Debian (and consequently Ubuntu) contains a range of extraordinarily useful monitoring packages.
I've been maintaining several of them at a basic level but as more of my time is taken up by free Real-Time Communications software, I haven't been able to follow the latest upstream releases for all of the other packages I maintain. The versions we are distributing now still serve their purpose well, but as some people would like newer versions, I don't want to stand in the way.
Monitoring packages are for everyone. Even if you are a single user or developer with a single desktop or laptop and no servers, you may still find some of these packages useful.
For example, after doing an apt-get upgrade or dist-upgrade, it can be extremely beneficial to look at your logs in LogAnalyzer with all the errors and warnings colour-coded so you can see at a glance whether your upgrade broke anything. If you are testing new software before a release or trying to troubleshoot erratic behavior, this type of colour-coded feedback can also help you focus on possible problems without the eyestrain of tailing a logfile.
A good first step is simply looking over the packages maintained by the pkg-monitoring group and discovering whether any of them are useful for your own needs.
You may be familiar with alternatives that exist in Debian, if so, feel free to comment on whether you believe any of these packages should be dropped by cre ating a wishlist bug against the package concerned.
The next step is joining the pkg-monitoring mailing list. If you are a Debian Developer or Debian Maintainer with upload rights already, you can join the group on alioth. If you are not at that level yet, you are still very welcome to test new versions of the packages and upload them on mentors.debian.net and then join the mentors mailing list to look for a member of the community who can help review your work and sponsor an upload for you.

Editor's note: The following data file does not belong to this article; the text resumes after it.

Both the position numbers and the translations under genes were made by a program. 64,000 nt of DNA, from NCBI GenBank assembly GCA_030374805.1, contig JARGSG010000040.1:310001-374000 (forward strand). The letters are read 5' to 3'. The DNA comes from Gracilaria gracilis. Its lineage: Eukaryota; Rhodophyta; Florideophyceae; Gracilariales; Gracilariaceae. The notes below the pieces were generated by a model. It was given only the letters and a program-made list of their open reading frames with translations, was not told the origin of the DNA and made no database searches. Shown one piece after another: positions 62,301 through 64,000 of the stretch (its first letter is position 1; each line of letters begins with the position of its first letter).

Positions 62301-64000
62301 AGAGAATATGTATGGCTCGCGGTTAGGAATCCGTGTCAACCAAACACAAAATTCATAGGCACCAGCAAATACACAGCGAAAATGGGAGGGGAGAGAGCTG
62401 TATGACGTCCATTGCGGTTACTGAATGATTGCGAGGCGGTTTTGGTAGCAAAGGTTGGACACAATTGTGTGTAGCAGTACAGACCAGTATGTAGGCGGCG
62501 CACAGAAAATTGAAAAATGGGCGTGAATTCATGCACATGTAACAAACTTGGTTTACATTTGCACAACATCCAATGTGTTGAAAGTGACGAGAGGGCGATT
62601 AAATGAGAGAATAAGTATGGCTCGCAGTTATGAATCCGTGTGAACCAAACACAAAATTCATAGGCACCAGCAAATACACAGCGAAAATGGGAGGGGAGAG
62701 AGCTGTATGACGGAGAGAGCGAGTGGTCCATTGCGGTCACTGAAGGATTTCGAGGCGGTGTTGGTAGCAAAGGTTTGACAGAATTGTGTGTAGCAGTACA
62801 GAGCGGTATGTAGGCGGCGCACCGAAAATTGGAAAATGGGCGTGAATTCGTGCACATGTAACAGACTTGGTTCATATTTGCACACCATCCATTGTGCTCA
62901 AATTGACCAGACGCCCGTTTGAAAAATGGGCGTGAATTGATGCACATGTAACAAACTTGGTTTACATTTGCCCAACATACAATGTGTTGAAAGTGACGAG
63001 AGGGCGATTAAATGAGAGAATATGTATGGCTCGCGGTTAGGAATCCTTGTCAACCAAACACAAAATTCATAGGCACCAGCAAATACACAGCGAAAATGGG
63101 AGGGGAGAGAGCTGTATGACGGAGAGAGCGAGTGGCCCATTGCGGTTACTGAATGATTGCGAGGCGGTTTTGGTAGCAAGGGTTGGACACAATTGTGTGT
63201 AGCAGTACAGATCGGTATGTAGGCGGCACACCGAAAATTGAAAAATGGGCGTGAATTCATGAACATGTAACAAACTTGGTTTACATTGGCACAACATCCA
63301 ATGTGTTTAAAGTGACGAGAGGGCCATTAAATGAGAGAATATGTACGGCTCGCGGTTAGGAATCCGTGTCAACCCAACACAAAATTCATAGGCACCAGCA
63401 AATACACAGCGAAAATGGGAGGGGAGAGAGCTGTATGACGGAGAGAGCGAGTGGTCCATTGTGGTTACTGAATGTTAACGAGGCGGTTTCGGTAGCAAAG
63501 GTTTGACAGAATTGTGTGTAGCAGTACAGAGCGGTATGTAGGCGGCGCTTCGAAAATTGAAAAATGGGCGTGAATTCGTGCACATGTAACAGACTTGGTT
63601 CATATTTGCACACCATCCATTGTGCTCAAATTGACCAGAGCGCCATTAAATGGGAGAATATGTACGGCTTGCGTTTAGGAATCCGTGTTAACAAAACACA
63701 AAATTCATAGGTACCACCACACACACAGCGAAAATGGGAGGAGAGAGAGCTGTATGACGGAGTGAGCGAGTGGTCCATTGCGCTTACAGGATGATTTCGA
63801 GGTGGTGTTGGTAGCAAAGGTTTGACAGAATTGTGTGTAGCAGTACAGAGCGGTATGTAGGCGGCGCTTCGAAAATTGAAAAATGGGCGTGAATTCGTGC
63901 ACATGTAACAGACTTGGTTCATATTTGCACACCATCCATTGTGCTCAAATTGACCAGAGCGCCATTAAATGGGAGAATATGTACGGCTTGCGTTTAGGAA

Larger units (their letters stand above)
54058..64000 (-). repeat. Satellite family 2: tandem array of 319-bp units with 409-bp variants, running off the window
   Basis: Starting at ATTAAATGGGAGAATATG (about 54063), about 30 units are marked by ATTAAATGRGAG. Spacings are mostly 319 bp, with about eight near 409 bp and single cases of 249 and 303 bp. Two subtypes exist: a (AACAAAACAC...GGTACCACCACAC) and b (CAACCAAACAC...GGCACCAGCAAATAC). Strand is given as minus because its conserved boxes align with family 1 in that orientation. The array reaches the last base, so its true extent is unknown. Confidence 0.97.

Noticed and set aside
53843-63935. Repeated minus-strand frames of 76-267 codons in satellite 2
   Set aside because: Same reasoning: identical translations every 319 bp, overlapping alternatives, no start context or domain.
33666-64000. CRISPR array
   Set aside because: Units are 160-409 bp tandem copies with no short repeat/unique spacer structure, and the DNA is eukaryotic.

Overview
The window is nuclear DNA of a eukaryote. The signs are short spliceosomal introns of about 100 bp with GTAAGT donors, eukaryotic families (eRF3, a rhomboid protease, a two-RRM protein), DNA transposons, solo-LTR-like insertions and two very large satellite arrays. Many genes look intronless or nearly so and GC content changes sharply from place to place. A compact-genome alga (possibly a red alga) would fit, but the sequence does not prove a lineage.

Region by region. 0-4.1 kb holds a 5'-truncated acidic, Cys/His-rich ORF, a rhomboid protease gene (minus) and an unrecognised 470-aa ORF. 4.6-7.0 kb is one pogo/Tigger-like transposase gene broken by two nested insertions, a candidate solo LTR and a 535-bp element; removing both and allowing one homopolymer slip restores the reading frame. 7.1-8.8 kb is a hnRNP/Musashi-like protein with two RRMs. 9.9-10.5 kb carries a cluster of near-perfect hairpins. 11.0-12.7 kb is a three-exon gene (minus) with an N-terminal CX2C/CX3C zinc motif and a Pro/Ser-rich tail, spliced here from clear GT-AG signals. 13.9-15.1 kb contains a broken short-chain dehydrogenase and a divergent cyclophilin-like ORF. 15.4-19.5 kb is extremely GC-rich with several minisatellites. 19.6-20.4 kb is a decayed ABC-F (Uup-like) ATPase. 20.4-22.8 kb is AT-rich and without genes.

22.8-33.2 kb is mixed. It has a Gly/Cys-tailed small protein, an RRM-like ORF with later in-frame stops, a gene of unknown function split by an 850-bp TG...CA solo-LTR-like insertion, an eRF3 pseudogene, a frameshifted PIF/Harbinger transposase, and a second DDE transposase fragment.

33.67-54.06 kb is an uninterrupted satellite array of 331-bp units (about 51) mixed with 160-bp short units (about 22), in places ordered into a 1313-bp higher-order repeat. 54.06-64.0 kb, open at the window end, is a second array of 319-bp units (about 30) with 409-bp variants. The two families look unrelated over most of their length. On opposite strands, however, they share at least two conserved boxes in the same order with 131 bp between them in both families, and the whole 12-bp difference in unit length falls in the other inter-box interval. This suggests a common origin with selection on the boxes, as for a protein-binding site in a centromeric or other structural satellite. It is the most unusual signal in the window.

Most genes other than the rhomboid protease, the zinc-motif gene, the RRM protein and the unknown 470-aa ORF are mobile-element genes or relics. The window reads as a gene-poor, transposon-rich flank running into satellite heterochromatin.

Each of the packages should have a README.source file in the repository explaining more about how the package is maintained. Familiarity with Git is essential. Note that all of the packages keep their debian/* artifacts in a branch called debian/sid while the master branch tracks the upstream repository.
You can clone the Debian package repositories for any of these projects from alioth and build them yourself, try building packages of new upstream versions and try to investigate any of the bug reports submitted to Debian. Some of the bugs may have already been fixed by upstream changes and can be marked appropriately.
Two particular packages I would like to highlight are ganglia-nagios-bridge and syslog-nagios-bridge. They are not exclusively for Nagios and could also be used with Icinga or other monitoring dashboards. The key benefit of these packages is that all the alerting is consolidated in a single platform, Nagios, which is able to display them in a colour-coded dashboard and intelligently send notifications to people in a manner that is fully configurable. If you haven't integrated your monitoring systems already, these projects provide a simple and lightweight way to start doing so.